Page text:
Learning from experience
Krugman's column today discusses Clinton's economic policy speech from earlier in the week and he makes a very valuable observation about it which should prompt thoughtful people in the media to think about how they cover her over this next year and change. He writes:
Hillary Clinton gave her first big economic speech on Monday, and progressives were by and large gratified. For Mrs. Clinton’s core message was that the federal government can and should use its influence to push for higher wages.
Conservatives, however — at least those who could stop chanting “Benghazi! Benghazi! Benghazi!” long enough to pay attention — seemed bemused. They believe that Ronald Reagan proved that government is the problem, not the solution. So wasn’t Mrs. Clinton just reviving defunct “paleoliberalism”? And don’t we know that government intervention in markets produces terrible side effects?
No, she wasn’t, and no, we don’t. In fact, Mrs. Clinton’s speech reflected major changes, deeply grounded in evidence, in our understanding of what determines wages. And a key implication of that new understanding is that public policy can do a lot to help workers without bringing down the wrath of the invisible hand.
[E]mployers always face a trade-off between low-wage and higher-wage strategies — between, say, the traditional Walmart model of paying as little as possible and accepting high turnover and low morale, and the Costco model of higher pay and benefits leading to a more stable work force. And there’s every reason to believe that public policy can, in a variety of ways — including making it easier for workers to organize — encourage more firms to choose the good-wage strategy.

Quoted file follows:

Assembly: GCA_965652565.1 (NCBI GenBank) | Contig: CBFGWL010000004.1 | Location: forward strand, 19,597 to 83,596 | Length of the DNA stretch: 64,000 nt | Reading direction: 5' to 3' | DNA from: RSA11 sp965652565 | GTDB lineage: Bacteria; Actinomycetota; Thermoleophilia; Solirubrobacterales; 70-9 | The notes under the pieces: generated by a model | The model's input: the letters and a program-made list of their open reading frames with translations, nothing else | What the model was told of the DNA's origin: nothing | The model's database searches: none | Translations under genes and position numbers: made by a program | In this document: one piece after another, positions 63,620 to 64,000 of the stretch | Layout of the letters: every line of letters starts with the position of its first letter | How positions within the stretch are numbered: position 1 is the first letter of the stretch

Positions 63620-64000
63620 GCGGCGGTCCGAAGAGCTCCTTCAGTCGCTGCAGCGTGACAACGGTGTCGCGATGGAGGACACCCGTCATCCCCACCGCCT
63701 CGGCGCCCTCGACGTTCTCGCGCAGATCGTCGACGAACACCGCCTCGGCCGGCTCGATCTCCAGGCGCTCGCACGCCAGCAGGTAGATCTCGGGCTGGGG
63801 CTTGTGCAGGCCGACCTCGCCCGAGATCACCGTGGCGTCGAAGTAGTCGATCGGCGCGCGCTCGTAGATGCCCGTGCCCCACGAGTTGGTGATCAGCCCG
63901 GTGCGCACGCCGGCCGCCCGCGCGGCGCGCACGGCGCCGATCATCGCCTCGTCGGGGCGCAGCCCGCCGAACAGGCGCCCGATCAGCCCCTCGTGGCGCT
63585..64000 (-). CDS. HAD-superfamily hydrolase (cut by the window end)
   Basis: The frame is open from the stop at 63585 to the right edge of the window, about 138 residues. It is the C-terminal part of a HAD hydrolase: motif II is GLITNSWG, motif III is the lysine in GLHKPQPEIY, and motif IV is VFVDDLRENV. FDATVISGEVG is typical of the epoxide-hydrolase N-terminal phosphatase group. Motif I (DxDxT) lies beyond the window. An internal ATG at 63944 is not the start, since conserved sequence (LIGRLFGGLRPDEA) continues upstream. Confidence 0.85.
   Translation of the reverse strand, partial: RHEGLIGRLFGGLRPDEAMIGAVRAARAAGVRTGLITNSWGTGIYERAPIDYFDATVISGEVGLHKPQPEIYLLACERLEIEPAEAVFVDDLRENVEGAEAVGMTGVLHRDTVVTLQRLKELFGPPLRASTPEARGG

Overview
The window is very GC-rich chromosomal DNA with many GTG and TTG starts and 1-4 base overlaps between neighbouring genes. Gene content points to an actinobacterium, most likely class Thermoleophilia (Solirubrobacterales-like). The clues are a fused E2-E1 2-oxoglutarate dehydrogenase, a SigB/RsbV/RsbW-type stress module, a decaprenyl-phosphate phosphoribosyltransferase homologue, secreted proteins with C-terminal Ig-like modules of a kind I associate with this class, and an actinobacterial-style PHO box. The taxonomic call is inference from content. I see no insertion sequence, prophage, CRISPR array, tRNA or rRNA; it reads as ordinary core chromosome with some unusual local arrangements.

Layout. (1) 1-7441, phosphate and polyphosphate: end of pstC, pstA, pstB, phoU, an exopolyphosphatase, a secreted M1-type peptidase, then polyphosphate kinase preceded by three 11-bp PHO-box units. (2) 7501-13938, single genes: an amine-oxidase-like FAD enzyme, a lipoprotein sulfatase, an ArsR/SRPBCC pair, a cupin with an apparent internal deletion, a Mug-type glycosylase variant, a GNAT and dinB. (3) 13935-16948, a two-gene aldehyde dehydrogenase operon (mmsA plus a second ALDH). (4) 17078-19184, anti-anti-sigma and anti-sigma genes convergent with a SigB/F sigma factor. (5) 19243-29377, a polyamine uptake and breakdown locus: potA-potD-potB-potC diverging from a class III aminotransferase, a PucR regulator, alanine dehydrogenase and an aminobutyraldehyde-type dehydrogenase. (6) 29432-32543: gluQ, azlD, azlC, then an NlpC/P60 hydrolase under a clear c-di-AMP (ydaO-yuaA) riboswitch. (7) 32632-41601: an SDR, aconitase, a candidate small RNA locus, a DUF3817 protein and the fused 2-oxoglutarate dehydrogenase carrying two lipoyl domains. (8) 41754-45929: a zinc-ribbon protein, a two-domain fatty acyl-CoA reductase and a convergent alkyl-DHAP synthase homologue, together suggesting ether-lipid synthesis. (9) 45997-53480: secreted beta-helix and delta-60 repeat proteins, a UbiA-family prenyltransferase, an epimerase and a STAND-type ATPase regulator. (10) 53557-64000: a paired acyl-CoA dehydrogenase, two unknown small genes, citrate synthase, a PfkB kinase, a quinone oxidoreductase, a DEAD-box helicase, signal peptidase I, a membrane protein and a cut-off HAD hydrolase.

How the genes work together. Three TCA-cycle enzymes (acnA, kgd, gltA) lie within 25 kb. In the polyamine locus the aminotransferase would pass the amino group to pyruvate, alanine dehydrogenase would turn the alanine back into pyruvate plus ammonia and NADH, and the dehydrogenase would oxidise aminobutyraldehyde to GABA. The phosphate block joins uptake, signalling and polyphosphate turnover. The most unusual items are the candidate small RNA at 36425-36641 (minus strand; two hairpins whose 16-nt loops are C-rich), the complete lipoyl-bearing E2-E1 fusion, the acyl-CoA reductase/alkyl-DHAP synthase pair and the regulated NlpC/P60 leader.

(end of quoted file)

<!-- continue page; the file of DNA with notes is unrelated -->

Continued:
So there was a lot more behind Hillary’s speech than I suspect most commentators realized. And for those trying to play gotcha by pointing out that some of what she said differed from ideas that prevailed when her husband was president, well, many liberals have changed their views in response to new evidence. It’s an interesting experience; conservatives should try it some time.
Read the whole thing to understand how the thinking has changed on this over the years. It's fascinating. But I think he's hit upon something important in political coverage: when a politician takes a different position on policy from earlier positions (or, in her case, from her husband's positions) the press assumes that she's flip-flopped for political reasons. But it's always possible that she has changed her mind based upon new evidence. If reporters spent some time probing these differences instead of doing Trey Gowdy's wet work for him, they might learn something. It doesn't have to be a "gotcha" situation. It's perfectly legitimate to ask what changed someone's mind --- and letting them explain it.
It's facile and dumb to assume that Clinton has become "more liberal" (or has gone back to being liberal) solely because she's trying to sew up the base or whatever. She's been in public life a long time. Maybe she's learned something. That's not usually considered a bad thing.
And, by the way, that should apply to Republicans too. Krugman rightly points out that they aren't usually too influenced by actual evidence, but you never know.